Class 12 Chemistry

Solutions

Solution: A homogenous mixture of two or more than two substances is called solution. The component that is present in the largest quantity is called the solvent. The component other than the solvent is called solute. A solution which is composed of only two components is called binary solution.

Expressing Concentration of Solution

Mass Percentage (w/w): The mass percentage of a component of a solution is defined as the percentage of mass of the component in total mass of the solution.

Mass % of a component `=text(Mass of component)/text(Total mass of solution)xx100`


Volume Percentage (V/V): The volume percentage of a component is defined as the percentage of volume of the component in the total volume of the solution.

Volume % of a component `=text(Volume of component)/text(Total volume of solution)xx100`

Mass by Volume Percentage (w/V): The mass of the solute dissolved in 100 mL of solution is called mass by volume percentage.

Parts Per Million (ppm): When a solute is present in trace quantities, it is convenient to express the concentration in parts per million. Concentration in parts per million can also be expressed as mass to mass, volume to volume and mass to volume.


Mole Fraction (X): Mole fraction of a component is defined as the ratio of number of moles of the component to total number of moles of all the components.

Mole fraction of a component `=text(Number of moles of a component)/text(Total number of moles of all the components)`

For example, in a binary mixture if the number of moles of A and B are nA and nB respectively then mole fraction of A will be given as follows:

`X_A=(n_A)/(n_A+n_B)`

Example: Calculate the mole fraction of ethylene glycol (C2H6O2) in a solution containing 20% of C2H6O2 by mass.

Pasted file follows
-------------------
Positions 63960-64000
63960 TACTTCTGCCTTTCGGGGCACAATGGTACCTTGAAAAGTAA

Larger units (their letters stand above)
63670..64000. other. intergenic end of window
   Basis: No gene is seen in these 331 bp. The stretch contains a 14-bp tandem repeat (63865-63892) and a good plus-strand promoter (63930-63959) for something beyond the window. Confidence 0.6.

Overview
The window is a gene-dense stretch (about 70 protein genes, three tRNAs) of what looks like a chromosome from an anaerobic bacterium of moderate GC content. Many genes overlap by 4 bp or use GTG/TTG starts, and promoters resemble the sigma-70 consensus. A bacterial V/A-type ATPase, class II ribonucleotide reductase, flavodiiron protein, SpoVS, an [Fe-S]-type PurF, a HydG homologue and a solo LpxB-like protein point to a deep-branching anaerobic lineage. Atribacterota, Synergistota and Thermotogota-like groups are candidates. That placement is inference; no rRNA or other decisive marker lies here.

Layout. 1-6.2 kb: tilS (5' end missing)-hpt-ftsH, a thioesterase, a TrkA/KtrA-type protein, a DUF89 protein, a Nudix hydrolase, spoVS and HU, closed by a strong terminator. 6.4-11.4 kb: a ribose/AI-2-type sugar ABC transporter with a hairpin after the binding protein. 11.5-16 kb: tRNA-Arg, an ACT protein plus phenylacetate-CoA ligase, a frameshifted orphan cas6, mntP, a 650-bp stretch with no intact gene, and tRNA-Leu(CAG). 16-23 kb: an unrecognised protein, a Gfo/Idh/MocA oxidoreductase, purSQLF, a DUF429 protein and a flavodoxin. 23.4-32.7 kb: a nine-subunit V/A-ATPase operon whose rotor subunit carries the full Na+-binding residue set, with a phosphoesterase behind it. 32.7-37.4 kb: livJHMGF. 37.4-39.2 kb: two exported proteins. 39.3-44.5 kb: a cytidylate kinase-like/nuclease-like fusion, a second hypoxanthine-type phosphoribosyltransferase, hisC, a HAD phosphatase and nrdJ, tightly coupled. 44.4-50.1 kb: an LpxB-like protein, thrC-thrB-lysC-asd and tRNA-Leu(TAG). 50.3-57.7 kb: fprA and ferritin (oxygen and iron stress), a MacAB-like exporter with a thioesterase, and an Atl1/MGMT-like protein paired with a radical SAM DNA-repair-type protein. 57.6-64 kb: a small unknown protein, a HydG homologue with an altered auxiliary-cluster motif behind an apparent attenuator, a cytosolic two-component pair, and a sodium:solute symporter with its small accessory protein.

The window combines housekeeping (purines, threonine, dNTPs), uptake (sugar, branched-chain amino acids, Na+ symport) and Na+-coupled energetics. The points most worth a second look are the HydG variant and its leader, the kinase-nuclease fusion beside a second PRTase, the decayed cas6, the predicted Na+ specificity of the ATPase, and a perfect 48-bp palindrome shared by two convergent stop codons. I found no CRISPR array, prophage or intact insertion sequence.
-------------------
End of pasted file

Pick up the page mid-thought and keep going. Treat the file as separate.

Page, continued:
Answer: Let us assume that we have 100 g of solution. Then mass of C2H6O2 in this solution will be 20 g (20% of 100 g). Similarly, mass of water in this solution will be 80 g.

Molar mass of C2H6O2

`=2xx12+6xx1+2xx16=24+6+32=62` g mol-1

Molar mass of H2O `=2xx1+16=18` g mol-1

Moles of ethylene glycol `=(20g)/(62g\mol^(-1))=0.322` mol

Moles of water `=(80g)/(18g\mol^(-1))=4.44` mol

Now, mole fraction can be calculated as follows:

`X_(glycol)=(n_g)/(n_g+n_w)`

`=(0.322)/(0.322+4.444)=0.068`

Molarity (M): Number of moles of solute dissolved in one litre of solution is called molarity of the solute.

Molarity `=text(Moles of solute)/text(Volume of solution in litre)`

Example: Calculate the molarity of a solution containing 5 g of NaOH in 450 mL solution.

Answer: Molar mass of NaOH `=23+16+1=40` g mol-1

Moles of NaOH in given solution `=(5g)/(40g\mol^(-1))=0.125` mol

Molarity `=(0.125mol)/(450mL)xx1000L=0.278` M = 0.278 mole L-1


Molality (m): The number of moles of the solute per kilogram of the solvent is called molality. It can be expressed as follows:

Molality (m) `=text(Moles of solute)/text(Mass of solvent in kg)`

Example: Calculate molality of 2.5 g of ethanoic acid (CH3COOH) in 75 g of benzene.

Answer: Molar mass of C2H4O2 `=12 xx 2 + 1 xx 4 + 16 xx 2 = 60` g mol–1

Moles of C2H4O2 `= (2.5g)/(60g\mol^(-1))=0.0417` mol

Mass of benzene in kg `= (75 g)/(1000 g\ kg^(–1)) = 75 xx 10^(–3)` kg

Molality of C2H4O2 `=(0.0417 mol)/(75xx10^(-3)kg)=0.556` mol kg-1



Molality

Solubility

Liquid in Liquid

Solid in Liquid

Boiling Point

Osmosis

InText Questions

NCERT Solution